Parasites are ubiquitous in livestock in general and organic livestock in particular due to manage-ment factors promoting transmission (pastures/outdoor runs, plenty of bedding, restrictive use of parasiticides). The parasites cause poor animal welfare, production losses, disease, and non-uniform products. Pig helminths with hard-shelled eggs are difficult to control, as the eggs are highly resistant and may survive for years.
The present project focuses on reducing the transmission of hard-shelled eggs to growing pigs by investigating:
The overall objective is, through close interaction between researchers, advisors and farmers, to develop new strategies to control parasitism in organic livestock. The strategies will ensure high levels of animal welfare (credibility), increased animal productivity (growth), and a minimum reliance on chemical drugs (robustness).
2012: Progress and activities:
Results show that eggs of both the round worm and the whip worm may survive for at least nine years on pastures. As an innovative tool to reduce pasture contamination levels, the project has therefore tested the potential of micro fungi to destroy the parasite eggs. The fungi can degrade chitin which is present in the shells of some parasite eggs. The eggs of the poultry roundworm have thus proven to very susceptible to at least one species of fungi, whereas the shell of the porcine roundworm appears to be generally very resistant to fungal degradation. It is therefore unlikely that micro fungi are suitable for biological control of pig parasites, though they may have a potential against other parasites such as the poultry round worm. The first results indicate that the fungi may be very effective in controlling this particular parasite which is of importance within poultry production.
The project has also collected a large amount of baseline data on the prevalence of parasite infections in pigs and occurrence of parasite eggs in the environment of five organic farms. The last of the data is still being processed, but it is overall clear that eggs of the large round worm are present in the soil of all five farms. The result is that piglets are exposed from early life and bring the infection into the stable, which is then contaminated with eggs. Although most eggs do not seem to develop to the infective stage in the stable, enough do become infective, for the pigs to become reinfected indoors. The results also show that many of the undeveloped eggs in the manure and bedding material are still viable and can potentially continue development if used to fertilise soil. It is therefore being examined how the eggs may be inactivated by high temperatures, ammonia and anaerobic conditions, as present in a compost heap or long-term storage of slurry.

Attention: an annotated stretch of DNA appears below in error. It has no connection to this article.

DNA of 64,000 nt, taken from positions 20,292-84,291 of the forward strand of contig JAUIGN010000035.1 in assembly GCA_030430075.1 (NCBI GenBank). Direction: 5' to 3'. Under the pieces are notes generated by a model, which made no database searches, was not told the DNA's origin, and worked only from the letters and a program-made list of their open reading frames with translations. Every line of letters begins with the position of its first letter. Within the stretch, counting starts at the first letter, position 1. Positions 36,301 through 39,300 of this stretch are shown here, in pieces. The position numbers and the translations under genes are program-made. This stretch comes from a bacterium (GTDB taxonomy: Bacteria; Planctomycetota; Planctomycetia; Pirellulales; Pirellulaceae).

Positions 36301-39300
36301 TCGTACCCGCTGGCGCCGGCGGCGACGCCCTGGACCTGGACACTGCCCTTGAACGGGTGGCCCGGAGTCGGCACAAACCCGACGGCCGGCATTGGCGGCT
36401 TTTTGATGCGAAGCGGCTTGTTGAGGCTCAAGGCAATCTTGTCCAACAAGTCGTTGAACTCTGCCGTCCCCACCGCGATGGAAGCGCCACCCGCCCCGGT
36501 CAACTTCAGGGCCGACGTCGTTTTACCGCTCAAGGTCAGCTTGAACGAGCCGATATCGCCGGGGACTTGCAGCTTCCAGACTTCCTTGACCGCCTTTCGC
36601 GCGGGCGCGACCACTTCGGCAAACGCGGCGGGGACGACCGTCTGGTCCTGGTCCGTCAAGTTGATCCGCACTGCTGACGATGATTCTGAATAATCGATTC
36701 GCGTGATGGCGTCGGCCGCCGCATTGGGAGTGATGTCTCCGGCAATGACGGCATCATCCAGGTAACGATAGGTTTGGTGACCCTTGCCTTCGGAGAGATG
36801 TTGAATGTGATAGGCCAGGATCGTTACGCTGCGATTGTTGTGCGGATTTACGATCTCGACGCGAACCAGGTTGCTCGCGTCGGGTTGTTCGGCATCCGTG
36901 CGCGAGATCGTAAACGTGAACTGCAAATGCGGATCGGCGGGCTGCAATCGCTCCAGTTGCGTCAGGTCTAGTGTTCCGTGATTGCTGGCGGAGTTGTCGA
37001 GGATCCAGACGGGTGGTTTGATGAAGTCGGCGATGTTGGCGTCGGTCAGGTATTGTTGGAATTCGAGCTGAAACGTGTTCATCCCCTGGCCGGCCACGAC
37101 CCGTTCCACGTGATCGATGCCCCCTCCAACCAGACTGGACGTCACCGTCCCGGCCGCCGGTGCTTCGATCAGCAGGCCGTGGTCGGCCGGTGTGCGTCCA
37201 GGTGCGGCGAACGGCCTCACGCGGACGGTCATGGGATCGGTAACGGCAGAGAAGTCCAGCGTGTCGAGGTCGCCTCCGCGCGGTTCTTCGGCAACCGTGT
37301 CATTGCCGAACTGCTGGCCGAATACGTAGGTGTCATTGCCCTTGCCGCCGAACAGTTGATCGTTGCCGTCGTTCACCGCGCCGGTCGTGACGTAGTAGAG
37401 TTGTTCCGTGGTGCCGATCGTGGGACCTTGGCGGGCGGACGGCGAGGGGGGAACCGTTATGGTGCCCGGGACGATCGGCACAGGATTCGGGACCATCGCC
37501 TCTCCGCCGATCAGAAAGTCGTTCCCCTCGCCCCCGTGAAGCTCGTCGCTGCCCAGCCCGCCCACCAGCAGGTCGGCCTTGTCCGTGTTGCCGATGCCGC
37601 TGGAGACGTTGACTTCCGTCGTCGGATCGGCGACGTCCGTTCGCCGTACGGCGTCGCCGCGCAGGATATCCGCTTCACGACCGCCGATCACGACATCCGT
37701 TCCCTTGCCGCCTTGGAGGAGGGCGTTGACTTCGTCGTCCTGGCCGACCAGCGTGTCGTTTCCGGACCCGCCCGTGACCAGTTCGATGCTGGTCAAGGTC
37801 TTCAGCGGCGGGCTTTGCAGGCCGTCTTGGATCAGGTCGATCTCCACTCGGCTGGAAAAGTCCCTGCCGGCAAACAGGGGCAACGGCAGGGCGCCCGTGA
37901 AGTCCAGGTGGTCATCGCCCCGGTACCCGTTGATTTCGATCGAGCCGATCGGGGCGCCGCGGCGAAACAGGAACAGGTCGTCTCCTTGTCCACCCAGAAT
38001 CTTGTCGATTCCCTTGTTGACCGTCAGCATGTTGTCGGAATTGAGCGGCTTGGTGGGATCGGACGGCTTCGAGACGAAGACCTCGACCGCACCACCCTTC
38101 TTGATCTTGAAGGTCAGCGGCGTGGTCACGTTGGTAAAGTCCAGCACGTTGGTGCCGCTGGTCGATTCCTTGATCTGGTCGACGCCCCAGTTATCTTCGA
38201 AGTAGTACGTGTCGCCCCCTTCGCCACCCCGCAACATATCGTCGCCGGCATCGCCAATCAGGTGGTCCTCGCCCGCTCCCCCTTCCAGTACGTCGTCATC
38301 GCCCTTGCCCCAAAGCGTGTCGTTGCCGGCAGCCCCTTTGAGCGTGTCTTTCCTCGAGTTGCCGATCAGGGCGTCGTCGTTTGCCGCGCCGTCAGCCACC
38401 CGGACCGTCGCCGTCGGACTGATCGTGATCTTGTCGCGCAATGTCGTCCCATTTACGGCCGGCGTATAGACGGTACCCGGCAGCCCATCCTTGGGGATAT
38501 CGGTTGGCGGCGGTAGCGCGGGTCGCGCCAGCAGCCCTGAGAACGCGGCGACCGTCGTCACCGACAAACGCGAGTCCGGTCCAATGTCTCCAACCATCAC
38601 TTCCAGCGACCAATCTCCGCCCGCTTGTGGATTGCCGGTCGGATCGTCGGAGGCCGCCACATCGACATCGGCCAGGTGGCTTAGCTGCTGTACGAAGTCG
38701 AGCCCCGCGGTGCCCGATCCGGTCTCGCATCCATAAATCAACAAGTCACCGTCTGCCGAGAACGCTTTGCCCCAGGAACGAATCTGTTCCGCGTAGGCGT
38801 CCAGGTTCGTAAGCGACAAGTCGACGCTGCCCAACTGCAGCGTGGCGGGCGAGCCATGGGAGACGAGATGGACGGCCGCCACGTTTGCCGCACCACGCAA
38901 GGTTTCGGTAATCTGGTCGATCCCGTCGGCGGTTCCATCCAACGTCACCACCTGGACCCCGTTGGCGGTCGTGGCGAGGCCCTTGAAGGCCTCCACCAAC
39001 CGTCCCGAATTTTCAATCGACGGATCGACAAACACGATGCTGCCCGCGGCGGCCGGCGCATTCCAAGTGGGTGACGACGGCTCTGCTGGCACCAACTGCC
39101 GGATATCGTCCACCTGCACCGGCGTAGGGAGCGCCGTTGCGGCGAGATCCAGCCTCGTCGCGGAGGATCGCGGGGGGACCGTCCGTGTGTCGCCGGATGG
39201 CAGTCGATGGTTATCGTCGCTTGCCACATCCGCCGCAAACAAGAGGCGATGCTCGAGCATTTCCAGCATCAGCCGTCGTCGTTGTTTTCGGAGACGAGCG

The project has revealed large differences between the parasite transmission patterns of the five farms. The next activities will therefore be to better understand the relative importance of exposure outdoors and indoors, and how transmission indoors may be reduced.
Ultimately, It is believed that the project will help increase the potential for growth of the primary pig production through improved pig productivity and integrated parasite control, promoting a more biological robust livestock system. This will in turn improve the credibility of the sector through better adherence to basic organic farming principles (e.g. better animal welfare through enhanced natural immunity and improved rearing practices to evade parasites).
2011: Progress and activities:
As the project is in its first year it is still in the process of collecting and processing basic information on parasite occurrence in pigs and their environment. More specifically, the long-term survival of eggs on pastures is monitored for optimising pasture rotation schemes. Results show that eggs of both the round
worm and the whip worm may survive for at least 9 years on pastures.
As an innovative tool to reduce pasture contamination levels, the project is examining if micro fungi that can degrade chitin such as is present in some parasite eggs shells can be reduced to pasture contamination levels. Initial results indicate that the fungi can destroy chitin components of the eggs shells but it has also
become apparent that some egg types may contain elements protecting against the fungi.
Secondly, it is studied if and how parasite eggs can survive and develop to infectivity in bedding and faecal material in the stable and manure heap. It is too early for comprehensive data to be available but the aim is to determine how eggs may be inactivated by different factors such as temperature, ammonia and pH.
This will provide better knowledge on hygienic management of manure and help in the overall understanding of how the parasites are transmission within the herds. This will in turn be essential for understanding how to maintain infection levels at acceptable low levels that does not compromise animal health and welfare.
Ultimately, It is believed that the project will help increase the potential for growth of the primary pig production through improved pig productivity and integrated parasite control, promoting a more biological robust livestock system.
This will in turn improve the credibility of the sector through better adherence to basic organic farming principles (e.g. better animal welfare through enhanced natural immunity and improved rearing practices to evade parasites).
Stig Milan Thamsborg
DK-1870 Frederiksberg C
Tel: (+45) 35 33 37 78